What have you seen recently that made you do a double-take? This photo of the Annapurna mountain range in Nepal, perhaps?
Situated at the eastern end of the Himalayas, Bhutan isn’t the easiest place to get to, but with the launch of the country’s second airline, that could soon change. Up until now, the state-owned Drukair was the only airline available to the country, but tapping into the aviation infrastructure of next door neighbor Thailand, now the Bhutanese and travelers to Bhutan also have access to Bhutan Airlines.
Thanks to the new airline, there will be a daily flight between Bangkok and Paro, Bhutan’s only international airport.
This is good for the country whose new prime minister isn’t focusing on talking about happiness, but “reducing the obstacles to happiness.” Last year the country had 150,000 visitors, up a whole 60% from the previous year. With tourism as Bhutan’s main source of revenue, particularly thanks to the country’s Buddhist temples and monasteries as well as mountainous landscape, a second airline will help more people have easier access to the country.
Gunmen stormed a Himalayan base camp in northern Pakistan on Sunday, killing 11 people, among them nine foreign climbers. The Pakistani Taliban has claimed responsibility for the attack.
The tourists were of Ukrainian, Russian and Chinese origin, according to Reuters. They were attacked at the base camp of Nanga Parbat, the ninth-highest mountain in the world. The mountain is located in the Gilgit-Baltistan province of Pakistan, an area where the Himalayas, the Hindu-Kush and the Karakoram mountain ranges collide in spectacular fashion. The area has heretofore been one of the more secure regions for tourists in the violence-plagued country.
Officials say that the attackers wore police uniforms and kidnapped two guides to lead them to the base camp, which is inaccessible by road. They then opened fire on the camp, killing the climbers and guides. One Chinese climber is alleged to have survived.
The Taliban claim the attack was in response to continued support of drone strikes by the international community.
Dozens of other climbers were evacuated from the mountain by helicopter following the assault. The mountain is a popular challenge for experienced mountaineers from around the world. Nanga Parbat is known as the “Killer Mountain” for its notoriously lethal difficulty level.
We’ve seen some truly amazing time-lapse videos in recent months but it is difficult to top this one. It was shot on Mt. Everest this spring and delivers a true sense of the scale of that mountain. Many of the images were captured at various campsites along the route up to the summit and feature some stunning shots of the night sky above the tallest mountain in the world. It is a short, but beautiful film that will leave you in awe of our planet.
A controversial plan to install a ladder on Mt. Everest has been met with a less than enthusiastic response from the mountaineering community. The mountain guides behind the proposal say that the ladder will help to alleviate traffic jams near the summit, while purists claim that it will detract from the overall challenge of the climb.
The plan was first made public this past weekend when Dawa Steven Sherpa, a prominent mountain guide and member of the Expedition Operators Association in Nepal, revealed that the organization was considering installing a ladder at the Hillary Step, a crucial point in the climb on Everest’s South Side. Named after Sir Edmund Hillary, who was the first to scale it, the Hillary Step is located at 28,750 feet. The 40-foot rock wall has been the cause of bottlenecks in recent years as climbers attempt to negotiate the tricky route while wearing crampons and other heavy climbing gear. Since only one person can be on the ropes at any given time, others end up standing around watching and waiting for their turn. This can be especially dangerous due to the thin air, cold temperatures and weather conditions that have been known to change abruptly.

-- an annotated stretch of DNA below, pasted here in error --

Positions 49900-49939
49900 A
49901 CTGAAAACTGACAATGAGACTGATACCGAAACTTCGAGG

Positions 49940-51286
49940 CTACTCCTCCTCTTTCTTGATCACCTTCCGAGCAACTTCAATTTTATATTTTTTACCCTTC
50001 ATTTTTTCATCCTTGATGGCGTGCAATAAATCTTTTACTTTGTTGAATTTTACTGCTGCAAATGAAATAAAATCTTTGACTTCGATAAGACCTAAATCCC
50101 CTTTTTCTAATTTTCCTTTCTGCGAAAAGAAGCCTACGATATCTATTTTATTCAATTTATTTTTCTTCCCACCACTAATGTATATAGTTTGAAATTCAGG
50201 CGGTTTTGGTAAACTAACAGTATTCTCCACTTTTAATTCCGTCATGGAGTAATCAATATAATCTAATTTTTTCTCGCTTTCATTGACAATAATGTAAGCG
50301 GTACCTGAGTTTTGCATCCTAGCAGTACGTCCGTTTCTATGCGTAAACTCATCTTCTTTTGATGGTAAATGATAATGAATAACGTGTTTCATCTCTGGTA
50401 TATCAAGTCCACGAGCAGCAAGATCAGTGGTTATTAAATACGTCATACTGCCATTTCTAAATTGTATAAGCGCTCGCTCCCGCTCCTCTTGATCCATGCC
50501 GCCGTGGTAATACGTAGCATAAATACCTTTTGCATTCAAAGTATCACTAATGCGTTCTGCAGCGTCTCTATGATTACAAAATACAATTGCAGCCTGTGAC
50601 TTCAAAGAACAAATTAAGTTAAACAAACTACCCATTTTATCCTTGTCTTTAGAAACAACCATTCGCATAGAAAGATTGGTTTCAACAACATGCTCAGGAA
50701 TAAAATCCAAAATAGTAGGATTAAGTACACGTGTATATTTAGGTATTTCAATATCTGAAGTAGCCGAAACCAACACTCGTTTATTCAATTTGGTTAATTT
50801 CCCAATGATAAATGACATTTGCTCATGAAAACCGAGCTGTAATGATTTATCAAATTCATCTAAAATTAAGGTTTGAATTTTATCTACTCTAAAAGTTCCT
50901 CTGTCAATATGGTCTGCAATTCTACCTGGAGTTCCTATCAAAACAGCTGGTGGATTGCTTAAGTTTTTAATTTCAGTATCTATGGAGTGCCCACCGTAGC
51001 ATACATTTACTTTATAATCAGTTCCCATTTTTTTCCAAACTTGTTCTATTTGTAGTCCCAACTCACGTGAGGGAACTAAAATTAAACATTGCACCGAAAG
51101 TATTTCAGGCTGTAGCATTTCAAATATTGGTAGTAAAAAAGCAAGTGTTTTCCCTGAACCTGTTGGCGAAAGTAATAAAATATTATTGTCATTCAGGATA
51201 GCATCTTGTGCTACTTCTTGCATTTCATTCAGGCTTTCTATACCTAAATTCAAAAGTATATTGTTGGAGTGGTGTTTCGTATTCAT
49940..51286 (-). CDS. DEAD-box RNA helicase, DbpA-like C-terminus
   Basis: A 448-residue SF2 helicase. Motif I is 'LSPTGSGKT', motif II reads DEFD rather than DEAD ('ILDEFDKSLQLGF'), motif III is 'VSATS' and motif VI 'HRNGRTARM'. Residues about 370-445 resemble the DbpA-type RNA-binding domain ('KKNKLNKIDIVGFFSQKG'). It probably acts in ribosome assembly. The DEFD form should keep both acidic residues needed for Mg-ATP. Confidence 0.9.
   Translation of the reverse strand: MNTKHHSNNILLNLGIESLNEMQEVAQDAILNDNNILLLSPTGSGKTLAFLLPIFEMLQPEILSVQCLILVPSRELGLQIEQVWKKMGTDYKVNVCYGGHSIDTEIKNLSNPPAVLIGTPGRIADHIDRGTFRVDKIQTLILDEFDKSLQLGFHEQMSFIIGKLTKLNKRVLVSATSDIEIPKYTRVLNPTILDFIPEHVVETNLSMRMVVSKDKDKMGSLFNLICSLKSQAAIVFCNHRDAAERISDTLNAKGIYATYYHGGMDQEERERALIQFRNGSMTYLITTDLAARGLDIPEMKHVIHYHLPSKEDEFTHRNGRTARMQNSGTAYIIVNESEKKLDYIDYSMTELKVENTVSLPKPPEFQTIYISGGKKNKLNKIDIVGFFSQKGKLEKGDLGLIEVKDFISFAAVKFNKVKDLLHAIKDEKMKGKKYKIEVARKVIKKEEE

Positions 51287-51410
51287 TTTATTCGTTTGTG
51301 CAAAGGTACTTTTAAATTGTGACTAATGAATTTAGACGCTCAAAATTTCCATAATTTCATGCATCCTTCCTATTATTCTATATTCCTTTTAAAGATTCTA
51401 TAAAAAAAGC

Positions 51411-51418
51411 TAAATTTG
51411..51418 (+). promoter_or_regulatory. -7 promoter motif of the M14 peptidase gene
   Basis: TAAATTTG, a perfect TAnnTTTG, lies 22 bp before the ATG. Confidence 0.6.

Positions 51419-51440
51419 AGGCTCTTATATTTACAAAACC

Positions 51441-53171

According to Dawa, the ladder would only be used by climbers who are descending, which would have little to no impact on the level of challenge related to the climb. It would simply direct the traffic heading down in a slightly different direction, thus eliminating congestion and diminishing traffic jams.But opponents of the plan say that those coming to the mountain should already know how to safely climb a relatively easy technical section such as the Hillary Step. They argue that the ladder will enable even more people to attempt Everest, bring more inexperienced and untested climbers to the mountain. Critics say that it could possibly even lead to further crowding in the future.
It should be noted that ladders are already used on certain sections of Everest. For instance, climbers on the South Side use them to traverse the Khumbu Icefall, a treacherous section that would be nearly impossible to pass through without the aid of a ladder. On the North Side of the mountain, which falls inside China controlled Tibet, there is a permanent ladder installed at a place called the Second Step. That rock face is far more difficult than the Hillary Step however and without the ladder there, almost no one would successfully reach the top along that route.
Personally, I feel that if Nepal truly wants to make the mountain safer they should limit the number of permits that are issued each year. That won’t happen however, as the permits bring in a lot of money to a country that is otherwise extremely poor. Given the alternatives, I’d say adding the ladder is a wise move.